Pre-premium claims are funded by parliamentary special appropriations on an emerging cost basis.

In accordance with section 128A of the SRC Act, a provision is not required to be made for liabilities incurred prior to 1 July 1989 in respect of public trading or government business enterprises.

Claims provisions

The valuation of workers’ compensation claims liabilities was undertaken as at 30 June 2017 by independent consulting actuaries, Taylor Fry Pty Ltd.

The valuation of common law asbestos-related disease claims liabilities was undertaken as at 30 June 2017 by independent consulting actuaries, Finity Consulting Pty Ltd.

The liability for workers’ compensation claims (both premium and pre-premium) and common law asbestos-related diseaseclaims are determined in accordance with the requirements of AASB 137 Provisions, Contingent Liabilities and Contingent Assets. Provisions for claims are recognised when:

  • Comcare has a present legal or constructive obligation as a result of past events
  • it is probable that an outflow of resources will be required to settle the obligation
  • the amount has been reliably estimated.

Where there are a number of similar obligations for each claim type, the likelihood that an outflow will be required in settlement is determined by considering the class of obligations as a whole. A provision is recognised even if the likelihood of an outflow with respect to any one item included in the same claim type may be small.

The expected future payments are discounted to present value using a risk free rate. The expected future payments include claims reported but not yet paid, claims incurred but not reported (IBNR) and anticipated claims handling costs. Claims handling costs can either be associated directly with individual claims, such as legal and other professional fees, or associated indirectly with individual claims, such as claims administration costs.

Workers' compensation claims provisions

There are specific sources of uncertainty arising from the nature of the schemes and the data. Allowance is made, however, for changes or uncertainties which may create distortions in the underlying statistics or which might cause the future cost of claims to increase or decrease when compared with past cost of claims including:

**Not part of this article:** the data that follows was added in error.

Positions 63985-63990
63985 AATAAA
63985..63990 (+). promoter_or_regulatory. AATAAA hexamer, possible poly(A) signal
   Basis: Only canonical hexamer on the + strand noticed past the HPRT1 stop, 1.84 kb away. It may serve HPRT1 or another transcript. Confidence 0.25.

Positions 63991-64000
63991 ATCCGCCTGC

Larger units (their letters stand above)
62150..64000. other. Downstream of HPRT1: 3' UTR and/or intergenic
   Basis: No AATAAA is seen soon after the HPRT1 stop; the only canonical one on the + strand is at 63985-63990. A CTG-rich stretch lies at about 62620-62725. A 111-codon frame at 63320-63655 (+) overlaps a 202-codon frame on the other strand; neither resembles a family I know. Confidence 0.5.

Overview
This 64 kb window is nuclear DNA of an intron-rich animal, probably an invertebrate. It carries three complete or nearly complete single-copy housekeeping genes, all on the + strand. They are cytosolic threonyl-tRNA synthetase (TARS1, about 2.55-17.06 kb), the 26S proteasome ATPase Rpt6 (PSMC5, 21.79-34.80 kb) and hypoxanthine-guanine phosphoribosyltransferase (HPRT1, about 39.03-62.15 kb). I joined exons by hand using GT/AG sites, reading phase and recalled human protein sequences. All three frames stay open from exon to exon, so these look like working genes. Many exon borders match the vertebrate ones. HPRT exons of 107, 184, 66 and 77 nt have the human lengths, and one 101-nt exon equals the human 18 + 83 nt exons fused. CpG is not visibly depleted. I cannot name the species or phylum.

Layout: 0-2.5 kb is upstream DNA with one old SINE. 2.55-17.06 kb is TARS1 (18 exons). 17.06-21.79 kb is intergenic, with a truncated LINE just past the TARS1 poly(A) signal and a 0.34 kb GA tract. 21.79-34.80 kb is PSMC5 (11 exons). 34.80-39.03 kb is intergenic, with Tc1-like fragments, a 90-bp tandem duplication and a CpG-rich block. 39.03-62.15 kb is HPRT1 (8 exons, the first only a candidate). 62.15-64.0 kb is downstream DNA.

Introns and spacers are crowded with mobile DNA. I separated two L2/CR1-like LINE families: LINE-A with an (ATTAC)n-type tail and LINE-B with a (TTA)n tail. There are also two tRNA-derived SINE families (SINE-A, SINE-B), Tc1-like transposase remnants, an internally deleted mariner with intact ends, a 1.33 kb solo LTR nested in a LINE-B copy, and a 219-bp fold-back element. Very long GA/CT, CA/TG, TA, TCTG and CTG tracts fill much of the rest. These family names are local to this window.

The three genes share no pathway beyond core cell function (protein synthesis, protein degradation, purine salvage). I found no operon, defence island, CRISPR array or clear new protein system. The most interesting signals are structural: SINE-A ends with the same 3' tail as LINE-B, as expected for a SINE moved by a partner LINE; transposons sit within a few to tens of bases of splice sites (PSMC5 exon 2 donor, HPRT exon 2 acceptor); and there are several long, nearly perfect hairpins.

• trends in long-term weekly income replacement benefit and medical cost continuance rates
  • the longer lag times between injury and claim relative to other workers’ compensation schemes
  • movements in industry benchmarks
  • changes in service delivery which might accelerate or slow down the development and/or recording of paid or incurred claims,
    compared with the statistics from previous periods
  • changes in the legal environment
  • medical and technological developments.

The injury profile within the schemes creates dynamic expenditure patterns. Typically injuries can be of an immediate and short-term duration as well as those which are more permanent resulting in long-term entitlements. Historically, the expenditure trend does concentrate earlier (the discounted mean term of the liabilities is approximately 8 years). However, the provisions have a long tail element where payments are expected to be made for the next 50 or more years.

For the purpose of estimating the workers’ compensation provisions Taylor Fry considers the varying types of benefits. These include the following:

  • incapacity payments, split between short-term and long-term payments
  • medical and rehabilitation expenses
  • legal expenses
  • other, including permanent impairment, non-economic loss payments, death, common law and other payments.

In calculating the estimated cost of future workers’ compensation claims, Taylor Fry uses a variety of estimation techniques, generally based upon statistical analysis of historical experience, which assumes that the development pattern of the current and future claims will be consistent with past experience.